Executive Briefings

Wal-Mart Takes Go-Slow Approach in India

Wal-Mart is going slow in India. Its executives won't admit this, but it is showing no hurry to begin selling in a country where its every move meets opposition.
This was not the scenario envisaged by its Indian partner, Sunil Mittal of Bharti Enterprises, when he decided to link up with Wal-Mart at the end of last year in preference to Britain's Tesco. Mittal switched from Tesco because he hoped to move ahead faster with Wal-Mart, chasing Reliance Retail--part of one of India's biggest groups. Reliance has now opened about 230 smallish neighborhood supermarkets and plans 17 hypermarkets in the coming year, so the Wal-Mart/Bharti combine has no chance of catching up this decade, if at all.
Wal-Mart does not seem unduly worried. Raj Jain, its president for emerging markets who has just been appointed to head the India operations, says that it would grow in India with a "hockey stick curve"--slow at first and then accelerating. On August 6, it announced that it had formally signed its joint venture agreement with Bharti to develop wholesale cash-and-carry stores but--and here came the signal of going slow--these stores would not open until the end of next year and there would only be 10 to 15 in the following six years.
Source: Fortune, http://ridingtheelephant.blogs.fortune.com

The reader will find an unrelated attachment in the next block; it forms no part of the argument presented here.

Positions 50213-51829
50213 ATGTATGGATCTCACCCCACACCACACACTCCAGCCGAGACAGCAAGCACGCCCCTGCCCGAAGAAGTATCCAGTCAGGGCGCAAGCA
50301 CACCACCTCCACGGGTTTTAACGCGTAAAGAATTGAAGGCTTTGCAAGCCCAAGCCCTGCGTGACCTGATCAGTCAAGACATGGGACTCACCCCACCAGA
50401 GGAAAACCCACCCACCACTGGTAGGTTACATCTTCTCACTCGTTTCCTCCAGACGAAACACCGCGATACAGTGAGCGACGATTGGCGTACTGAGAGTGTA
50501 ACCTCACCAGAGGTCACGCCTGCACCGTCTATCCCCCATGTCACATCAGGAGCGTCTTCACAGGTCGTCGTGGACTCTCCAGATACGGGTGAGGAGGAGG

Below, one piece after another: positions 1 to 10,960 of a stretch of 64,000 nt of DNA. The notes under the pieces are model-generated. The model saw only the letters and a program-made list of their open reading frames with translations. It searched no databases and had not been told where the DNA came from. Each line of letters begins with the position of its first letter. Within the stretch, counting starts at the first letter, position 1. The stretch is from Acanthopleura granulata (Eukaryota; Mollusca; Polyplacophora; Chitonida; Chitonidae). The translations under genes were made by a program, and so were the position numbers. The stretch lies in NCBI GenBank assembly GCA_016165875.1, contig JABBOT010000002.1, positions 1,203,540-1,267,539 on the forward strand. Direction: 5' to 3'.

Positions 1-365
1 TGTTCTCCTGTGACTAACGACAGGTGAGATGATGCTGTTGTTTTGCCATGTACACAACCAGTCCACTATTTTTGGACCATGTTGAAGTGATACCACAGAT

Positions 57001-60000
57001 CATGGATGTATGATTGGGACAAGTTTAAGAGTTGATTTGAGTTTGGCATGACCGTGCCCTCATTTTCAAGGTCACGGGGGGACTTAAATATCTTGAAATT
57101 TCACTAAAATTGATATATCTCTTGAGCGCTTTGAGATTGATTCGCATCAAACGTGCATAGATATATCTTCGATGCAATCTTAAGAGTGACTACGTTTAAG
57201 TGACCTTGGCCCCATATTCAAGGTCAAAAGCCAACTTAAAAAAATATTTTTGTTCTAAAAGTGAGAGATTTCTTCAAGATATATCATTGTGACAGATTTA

Wal-Mart is going slow in India. Its executives won't admit this, but it is showing no hurry to begin selling in a country where its every move meets opposition.
This was not the scenario envisaged by its Indian partner, Sunil Mittal of Bharti Enterprises, when he decided to link up with Wal-Mart at the end of last year in preference to Britain's Tesco. Mittal switched from Tesco because he hoped to move ahead faster with Wal-Mart, chasing Reliance Retail--part of one of India's biggest groups. Reliance has now opened about 230 smallish neighborhood supermarkets and plans 17 hypermarkets in the coming year, so the Wal-Mart/Bharti combine has no chance of catching up this decade, if at all.
Wal-Mart does not seem unduly worried. Raj Jain, its president for emerging markets who has just been appointed to head the India operations, says that it would grow in India with a "hockey stick curve"--slow at first and then accelerating. On August 6, it announced that it had formally signed its joint venture agreement with Bharti to develop wholesale cash-and-carry stores but--and here came the signal of going slow--these stores would not open until the end of next year and there would only be 10 to 15 in the following six years.
Source: Fortune, http://ridingtheelephant.blogs.fortune.com